BackBooth is a small venue and it was packed to the brim with checkerboard attire and trilby hats. Mad Caddies haven’t played Orlando in quite a while and it took them seven years to come out with their newest album, Dirty Rice. These facts along with the overwhelming heat, cram packed crashing bodies, and cheap drinks (2 for $5 PBRs) all lead to an overall consensus of “FUCK IT!” Never was this sense more evident than when they began playing their first song “Shot In The Dark.”
The crowd turned into a frenzy of flying fists and falling fedoras. The mosh pit had begun and anyone standing in their way (like me with my camera) were immediately brought to their asses. At one point I heard a rather large neanderthal angrily scream “WHO THE FUCK MOSHES AT A REGGAE SHOW?!” I was more surprised at the fact that this troglodyte wasn’t enjoying it than the act of moshing at a ska show.
It was a night of good buddies bonding over shitty beers. Evan, Alex, Daniel, and myself all sat on the back porch waiting for our Wednesday night to take off. We eased into the evening talking about movies, science fiction, shows, and literature. It was the perfect pre-game action before Mad Caddies took the stage.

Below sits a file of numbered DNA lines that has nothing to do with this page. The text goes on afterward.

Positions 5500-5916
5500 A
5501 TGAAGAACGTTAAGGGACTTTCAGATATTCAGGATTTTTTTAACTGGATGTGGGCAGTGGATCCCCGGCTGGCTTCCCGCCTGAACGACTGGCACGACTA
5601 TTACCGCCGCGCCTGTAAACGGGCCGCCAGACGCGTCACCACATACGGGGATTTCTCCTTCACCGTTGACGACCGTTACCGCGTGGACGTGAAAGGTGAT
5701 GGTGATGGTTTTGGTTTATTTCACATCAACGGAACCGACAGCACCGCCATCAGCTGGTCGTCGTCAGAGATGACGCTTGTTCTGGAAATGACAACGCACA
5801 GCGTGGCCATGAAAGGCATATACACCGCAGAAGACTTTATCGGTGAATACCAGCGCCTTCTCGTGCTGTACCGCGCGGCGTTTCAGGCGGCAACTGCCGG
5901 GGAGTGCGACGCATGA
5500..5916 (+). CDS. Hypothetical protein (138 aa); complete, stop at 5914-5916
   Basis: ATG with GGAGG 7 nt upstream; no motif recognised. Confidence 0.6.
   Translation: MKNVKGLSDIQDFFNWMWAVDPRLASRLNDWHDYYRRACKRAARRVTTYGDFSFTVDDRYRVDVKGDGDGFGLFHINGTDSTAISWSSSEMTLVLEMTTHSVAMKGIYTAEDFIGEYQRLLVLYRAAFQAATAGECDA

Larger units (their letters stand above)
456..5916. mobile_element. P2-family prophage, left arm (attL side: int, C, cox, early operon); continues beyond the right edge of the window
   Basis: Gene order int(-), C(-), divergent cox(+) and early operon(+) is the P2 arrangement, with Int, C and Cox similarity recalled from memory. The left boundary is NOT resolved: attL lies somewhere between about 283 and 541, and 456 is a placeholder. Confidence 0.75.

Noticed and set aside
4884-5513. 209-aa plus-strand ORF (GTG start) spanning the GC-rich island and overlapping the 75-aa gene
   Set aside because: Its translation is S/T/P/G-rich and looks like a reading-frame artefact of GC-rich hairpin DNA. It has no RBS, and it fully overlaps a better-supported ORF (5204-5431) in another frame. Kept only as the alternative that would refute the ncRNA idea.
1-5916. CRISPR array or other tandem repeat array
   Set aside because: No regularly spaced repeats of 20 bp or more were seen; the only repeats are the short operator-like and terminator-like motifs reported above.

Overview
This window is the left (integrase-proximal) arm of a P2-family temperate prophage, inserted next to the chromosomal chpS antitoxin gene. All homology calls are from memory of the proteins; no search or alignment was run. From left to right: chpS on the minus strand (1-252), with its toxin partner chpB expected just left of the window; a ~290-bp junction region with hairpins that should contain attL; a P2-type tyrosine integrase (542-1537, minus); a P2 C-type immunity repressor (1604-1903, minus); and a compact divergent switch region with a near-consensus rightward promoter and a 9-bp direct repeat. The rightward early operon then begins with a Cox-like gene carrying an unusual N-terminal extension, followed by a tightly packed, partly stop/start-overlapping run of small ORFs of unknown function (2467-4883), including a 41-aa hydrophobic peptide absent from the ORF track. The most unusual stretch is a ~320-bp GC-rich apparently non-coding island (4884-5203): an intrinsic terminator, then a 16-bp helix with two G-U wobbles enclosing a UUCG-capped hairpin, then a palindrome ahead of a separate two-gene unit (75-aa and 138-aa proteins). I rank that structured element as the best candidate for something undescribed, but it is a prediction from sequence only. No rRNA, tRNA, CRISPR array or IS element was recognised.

In our beer induced nirvana we stepped out into the night. Daniel responsibly stayed behind to meet an obligatory deadline. We crammed ourselves into Evan’s little coupe with barely enough room to breath or move and we were on our way. I felt like a wound up Jack-in-the-box, anticipating our final turn into a parking spot, before popping out. After a short jaunt along the dead streets of downtown Orlando on a wet Wednesday, we arrived at BackBooth. The crowd outside was growing in size and cacophony, and the heat was rising.
In between songs I wiped the dirt off my ass and inspected my camera. In the music induced mania I had lost my group, Alex and Evan were no where to be found. Just then, “Without You” began and a few seconds in I notice Evan riding atop a sea of people. He had jettisoned his PBR and his hull was bucking against the hands of strangers; the first person to be thrown up that night but certainly not the last. By the time I had readjusted I only got one shot of him riding his wave of men and women.
For the safety of my beloved camera I took to the top deck, it was slightly less populated than down below and I managed to secure a place on the edge of the railing. I spent a good portion of the show perched in my crow’s nest taking pictures. Mad Caddies started playing “Drinking for 11” and things slowed down. Chuck Robertson, the band’s lead singer, made it known to the crowd “I hear you singing and I like it.” Occasionally people popped outside for a smoke and some air but the crowd inside never seemed to die.
Alex, Evan, and I met up outside and walked to Lizzy McCormack’s for a few cold pints which certainly ended the night right. We sat there sipping Guinness, smoking cigarettes, and talking about our Mad Caddies adventure. We reminisced about times both strange and superb, stories one day we all hope we will never forget.
All photos by @amartcard
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